So it seems Gareth is out for both a snack and revenge, with the ultimate goal of picking off Rick's gang one by one. Is his crew responsible for that notch in the tree that we saw next to Bob before he was taken? (And the circled "X" etched into the tree near the Terminus sign where Morgan appeared last week?) What does it mean? And is it connected to the marks Carl finds on the church, which appear to have been put there by someone desperate to break in? (Including the chilling inscription, "You'll burn for this.")

I may never get the image of that fire-roasted foot out of my head, but despite my squeamishness, I'm hooked on this show for the long haul.

Other thoughts:

- "If it makes you feel any better, you taste much better than I thought you would." I'm guessing, Gareth, that Bob is not soothed by that thought.

- Like I said above, Bob's upbeat demeanor made him a marked man from the get-go. The "good out of the bad" game he plays with Sasha is endearing (the itching from mosquito bites reminds you you're alive, the constant threat of danger means there's never a dull moment), as is their PDA. When discussing Abraham and Eugene's desire to continue on to Washington, D.C., he tells Rick the group is living in a nightmare, "And nightmares end." Let's hope for the poor hobbled guy's sake that his personal nightmare is over shortly.

- As for my theory about Bob being bitten, I still think he was acting too strange before for the cannibal kidnapping to be a complete fakeout. Was he really infected? Are Gareth and his gang going to wake up as walkers as punishment for feasting on his plague-filled flesh? Or was Bob just uncomfortable with all that wine that the group was guzzling, a callback to his addiction that nearly cost some members of a search party their lives last season? Guess we'll find out if/when Gareth saved any leftovers for next week.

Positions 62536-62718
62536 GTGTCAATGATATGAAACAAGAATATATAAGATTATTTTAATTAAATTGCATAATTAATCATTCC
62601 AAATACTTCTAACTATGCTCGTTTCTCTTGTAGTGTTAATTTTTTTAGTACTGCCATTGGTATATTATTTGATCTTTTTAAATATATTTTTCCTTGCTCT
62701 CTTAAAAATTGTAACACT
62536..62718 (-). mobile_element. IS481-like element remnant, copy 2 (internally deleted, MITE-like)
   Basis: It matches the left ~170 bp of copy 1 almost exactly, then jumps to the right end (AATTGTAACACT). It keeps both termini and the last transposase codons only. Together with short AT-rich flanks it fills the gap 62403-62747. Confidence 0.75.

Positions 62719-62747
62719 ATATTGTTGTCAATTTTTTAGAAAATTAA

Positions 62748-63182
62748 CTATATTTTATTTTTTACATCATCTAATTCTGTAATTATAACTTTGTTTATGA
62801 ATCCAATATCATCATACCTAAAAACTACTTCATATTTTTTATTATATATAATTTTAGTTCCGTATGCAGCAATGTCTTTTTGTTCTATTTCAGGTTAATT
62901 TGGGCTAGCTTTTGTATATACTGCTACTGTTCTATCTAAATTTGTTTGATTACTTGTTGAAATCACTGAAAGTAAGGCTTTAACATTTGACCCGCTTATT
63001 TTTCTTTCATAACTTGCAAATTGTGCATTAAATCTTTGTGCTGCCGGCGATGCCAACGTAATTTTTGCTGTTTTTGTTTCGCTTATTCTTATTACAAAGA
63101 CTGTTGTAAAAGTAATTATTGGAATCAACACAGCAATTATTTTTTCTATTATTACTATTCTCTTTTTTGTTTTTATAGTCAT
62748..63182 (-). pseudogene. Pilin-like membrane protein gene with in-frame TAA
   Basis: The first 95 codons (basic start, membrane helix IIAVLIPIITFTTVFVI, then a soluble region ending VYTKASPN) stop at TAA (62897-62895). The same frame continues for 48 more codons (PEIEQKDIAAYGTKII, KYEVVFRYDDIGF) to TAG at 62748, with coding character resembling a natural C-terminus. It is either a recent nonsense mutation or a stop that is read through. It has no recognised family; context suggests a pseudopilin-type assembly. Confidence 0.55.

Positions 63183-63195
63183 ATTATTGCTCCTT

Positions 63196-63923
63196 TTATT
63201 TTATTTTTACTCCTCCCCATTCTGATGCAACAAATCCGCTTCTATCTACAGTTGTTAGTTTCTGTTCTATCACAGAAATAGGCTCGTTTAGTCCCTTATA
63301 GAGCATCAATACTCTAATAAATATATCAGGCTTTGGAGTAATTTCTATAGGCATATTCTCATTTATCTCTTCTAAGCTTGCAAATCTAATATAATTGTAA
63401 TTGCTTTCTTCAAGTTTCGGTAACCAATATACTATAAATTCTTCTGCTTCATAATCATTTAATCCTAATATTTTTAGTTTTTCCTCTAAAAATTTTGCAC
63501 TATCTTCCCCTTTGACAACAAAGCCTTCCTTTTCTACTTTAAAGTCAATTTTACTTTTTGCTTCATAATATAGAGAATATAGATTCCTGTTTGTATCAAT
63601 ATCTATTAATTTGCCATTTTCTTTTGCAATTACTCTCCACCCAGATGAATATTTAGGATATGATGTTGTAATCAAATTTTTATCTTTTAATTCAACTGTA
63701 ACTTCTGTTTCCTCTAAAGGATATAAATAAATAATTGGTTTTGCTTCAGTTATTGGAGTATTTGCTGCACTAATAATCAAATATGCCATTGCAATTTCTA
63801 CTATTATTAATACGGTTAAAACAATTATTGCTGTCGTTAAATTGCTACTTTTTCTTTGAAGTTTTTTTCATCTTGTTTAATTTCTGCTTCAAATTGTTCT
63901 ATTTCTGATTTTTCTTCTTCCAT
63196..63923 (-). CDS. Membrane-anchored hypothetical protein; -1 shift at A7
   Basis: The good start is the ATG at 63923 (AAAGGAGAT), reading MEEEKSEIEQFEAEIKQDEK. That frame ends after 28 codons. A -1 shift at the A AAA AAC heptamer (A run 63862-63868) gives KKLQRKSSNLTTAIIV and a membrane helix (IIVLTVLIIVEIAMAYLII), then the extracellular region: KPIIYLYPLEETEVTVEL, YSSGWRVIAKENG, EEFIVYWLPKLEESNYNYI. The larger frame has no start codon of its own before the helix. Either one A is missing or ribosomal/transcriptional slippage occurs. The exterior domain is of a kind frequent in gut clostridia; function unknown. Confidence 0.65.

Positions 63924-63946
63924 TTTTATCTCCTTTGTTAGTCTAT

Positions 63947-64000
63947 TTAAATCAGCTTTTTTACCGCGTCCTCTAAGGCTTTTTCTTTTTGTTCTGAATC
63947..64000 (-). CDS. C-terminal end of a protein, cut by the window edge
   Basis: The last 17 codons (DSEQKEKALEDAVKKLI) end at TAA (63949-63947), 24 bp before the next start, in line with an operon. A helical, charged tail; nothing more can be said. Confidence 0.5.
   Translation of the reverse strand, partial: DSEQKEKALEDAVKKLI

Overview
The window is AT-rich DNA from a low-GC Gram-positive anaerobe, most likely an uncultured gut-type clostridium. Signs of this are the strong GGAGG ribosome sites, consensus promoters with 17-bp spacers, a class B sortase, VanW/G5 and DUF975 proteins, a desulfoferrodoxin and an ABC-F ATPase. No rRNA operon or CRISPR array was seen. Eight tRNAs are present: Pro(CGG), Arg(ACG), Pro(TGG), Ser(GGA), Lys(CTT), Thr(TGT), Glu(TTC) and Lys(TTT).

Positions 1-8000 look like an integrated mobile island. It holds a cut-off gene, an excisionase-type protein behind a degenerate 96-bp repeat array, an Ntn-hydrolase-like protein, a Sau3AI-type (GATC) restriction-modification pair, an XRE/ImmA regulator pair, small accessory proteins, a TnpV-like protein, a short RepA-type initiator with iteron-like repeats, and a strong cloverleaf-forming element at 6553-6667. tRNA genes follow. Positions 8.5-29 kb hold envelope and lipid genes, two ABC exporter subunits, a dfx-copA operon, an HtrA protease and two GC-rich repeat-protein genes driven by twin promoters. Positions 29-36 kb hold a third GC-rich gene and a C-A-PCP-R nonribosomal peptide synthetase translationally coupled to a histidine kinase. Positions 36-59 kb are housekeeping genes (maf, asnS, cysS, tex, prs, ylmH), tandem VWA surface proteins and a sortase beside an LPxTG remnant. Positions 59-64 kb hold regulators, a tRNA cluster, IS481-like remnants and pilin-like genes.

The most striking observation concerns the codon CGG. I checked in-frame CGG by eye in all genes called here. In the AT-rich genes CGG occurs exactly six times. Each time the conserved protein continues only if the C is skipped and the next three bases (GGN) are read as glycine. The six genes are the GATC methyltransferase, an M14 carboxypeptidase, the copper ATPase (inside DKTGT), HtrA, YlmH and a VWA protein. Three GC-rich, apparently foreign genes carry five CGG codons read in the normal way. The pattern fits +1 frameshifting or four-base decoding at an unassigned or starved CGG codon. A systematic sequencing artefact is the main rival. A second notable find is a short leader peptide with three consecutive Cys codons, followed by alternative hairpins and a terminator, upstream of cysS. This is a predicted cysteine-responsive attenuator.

- Theory about those mysterious scratches in the church: Perhaps put there by disgruntled parishioners, after Gabriel locked them out during the beginning of the apocalypse in order to save himself? (Canned) food for thought.

- Carl continues to explore his morality, coming back from shooting someone point blank last season to questioning Rick's warnings about not trusting anyone and not letting his guard down. "You are not safe," Rick tells him. Listen to your dad, kid.

- For some reason, Carol doesn't want to take credit for her badass actions from the season premiere, telling Daryl that she "got lucky" with her plan to eliminate Terminus and save the others from certain dinnertime doom. Girl, take credit where's it due. She also tries to leave in the middle of the night, using the car she and Daryl found on an earlier scavenging trip, only to be interrupted first by Daryl, then the mysterious vehicle that Daryl saw take off with Beth last season. Looks like we're finally going to find out what happened to her.

- "Stumbling around in three feet of slime for some peas and carrots? That's living." – Michonne, whose deadpan humor is underused and always appreciated.

- Abraham insists that the group stick together and head to D.C., promising that Eugene "will make the dead die, and the living will have this world again." "Come with us," he pleads, " ... Save the world." Too bad it looks like the group is going to need to save itself, first.

Photo credit: Gene Page/AMC